In Potential Fight, Obama Helps Only So Much
Second of two parts
Returning to our look at a leadership fight between Sens. Dick Durbin (D-Ill.) and Charles Schumer (D-N.Y.), where would President Barack Obama fit in?
Obama is the unquestioned leader of the Democratic Party. He is also Durbin’s close friend and most powerful ally and would be pleased to see Durbin become the Senate Leader.
Yet Durbin would have to be strategic about how to ask the president to work on his behalf. Some Senators might be irked by anything they construe as executive meddling in internal legislative matters. Therefore Obama and his team will have to be subtle and selective in how they wade into a leadership fight for Durbin.
Additionally, Durbin will face the perception that Illinois would become too powerful if he were elevated. This would be especially pronounced if Obama is at a lower point politically. If Obama is riding high and Democrats do better than expected in the midterms, the equation might be different, but Durbin will still face Illinois-centric questions. Consequently, Obama will not be the game-changer in this contest that one might expect.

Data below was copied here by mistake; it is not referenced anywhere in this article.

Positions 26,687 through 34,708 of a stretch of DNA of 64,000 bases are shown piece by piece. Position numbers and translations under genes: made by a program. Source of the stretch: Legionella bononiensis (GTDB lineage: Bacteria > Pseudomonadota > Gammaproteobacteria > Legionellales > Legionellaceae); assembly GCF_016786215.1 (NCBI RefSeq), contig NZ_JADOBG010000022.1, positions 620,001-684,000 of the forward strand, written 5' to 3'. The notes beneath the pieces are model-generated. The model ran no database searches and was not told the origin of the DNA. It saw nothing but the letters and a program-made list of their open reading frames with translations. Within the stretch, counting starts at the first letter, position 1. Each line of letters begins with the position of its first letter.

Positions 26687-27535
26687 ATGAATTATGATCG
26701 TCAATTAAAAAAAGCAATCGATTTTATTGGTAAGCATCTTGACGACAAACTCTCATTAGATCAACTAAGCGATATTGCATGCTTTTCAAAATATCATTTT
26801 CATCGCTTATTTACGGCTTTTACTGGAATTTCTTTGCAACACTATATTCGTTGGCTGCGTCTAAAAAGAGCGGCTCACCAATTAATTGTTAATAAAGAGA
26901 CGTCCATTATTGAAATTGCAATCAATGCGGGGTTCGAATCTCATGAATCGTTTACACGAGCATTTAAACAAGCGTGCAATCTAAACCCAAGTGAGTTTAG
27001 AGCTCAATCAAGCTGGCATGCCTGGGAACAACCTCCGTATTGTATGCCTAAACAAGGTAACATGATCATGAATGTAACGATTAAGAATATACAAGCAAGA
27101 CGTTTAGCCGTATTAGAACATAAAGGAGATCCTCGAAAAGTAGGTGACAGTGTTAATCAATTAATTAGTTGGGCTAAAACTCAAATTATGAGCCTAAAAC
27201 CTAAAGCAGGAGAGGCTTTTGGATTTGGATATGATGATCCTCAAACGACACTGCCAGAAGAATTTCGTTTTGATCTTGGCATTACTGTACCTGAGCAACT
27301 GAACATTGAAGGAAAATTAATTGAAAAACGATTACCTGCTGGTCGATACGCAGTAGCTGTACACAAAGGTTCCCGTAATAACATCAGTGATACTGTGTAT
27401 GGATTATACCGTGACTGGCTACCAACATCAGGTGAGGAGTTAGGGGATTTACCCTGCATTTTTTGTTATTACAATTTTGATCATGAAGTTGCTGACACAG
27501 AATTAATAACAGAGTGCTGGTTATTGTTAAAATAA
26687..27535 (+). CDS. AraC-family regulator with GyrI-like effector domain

Following the (PAC) Money
Switching gears, let’s turn our attention to political action committees. Durbin and Schumer have maintained PACs and have used them to dole out money to their colleagues and build IOUs to be cashed later. A leadership war would put a lot of Members in a bind because Schumer and Durbin have given so generously to the same people.
Since 2000, Schumer’s PAC, Impact PAC, has given $736,500 total to Senators and Senate candidates and $477,500 to Senators likely to be in office when a Majority Leader race would be decided in late 2010 — assuming the current leader, Sen. Harry Reid (D-Nev.), loses his re-election bid. For Durbin’s Prairie PAC, the split is $781,000 and $461,500.
Durbin and Schumer gave a lot of money to the same people, but some cases stick out for their disparity. Since 1998, Durbin has given more PAC money than Schumer to Democratic Sens. Max Baucus of Montana ($30,000 to $10,000), Barbara Boxer of California ($20,000 to $10,000), Russ Feingold of Wisconsin ($20,000 to $10,000), Al Franken of Minnesota ($25,000 to $10,000) and Mary Landrieu of Louisiana ($31,000 to $15,000). Schumer’s PAC has outstripped Durbin’s in contributions to Democratic Sens. Kirsten Gillibrand of New York ($20,000 to $0), Carl Levin of Michigan ($10,000 to $1,000), Barbara Mikulski of Maryland ($10,000 to $2,000) and Ron Wyden of Oregon ($10,000 to $1,000).
While Senators won’t vote solely because they have gotten more money from one over the other, many will remember who was generous with them in the past, and more likely, who was not.
Developing a Whip Count
Based on the information we have gone over, plus other considerations and gut instincts, our own whip count finds 25 votes for Schumer, 20 votes for Durbin, and the rest are unclear.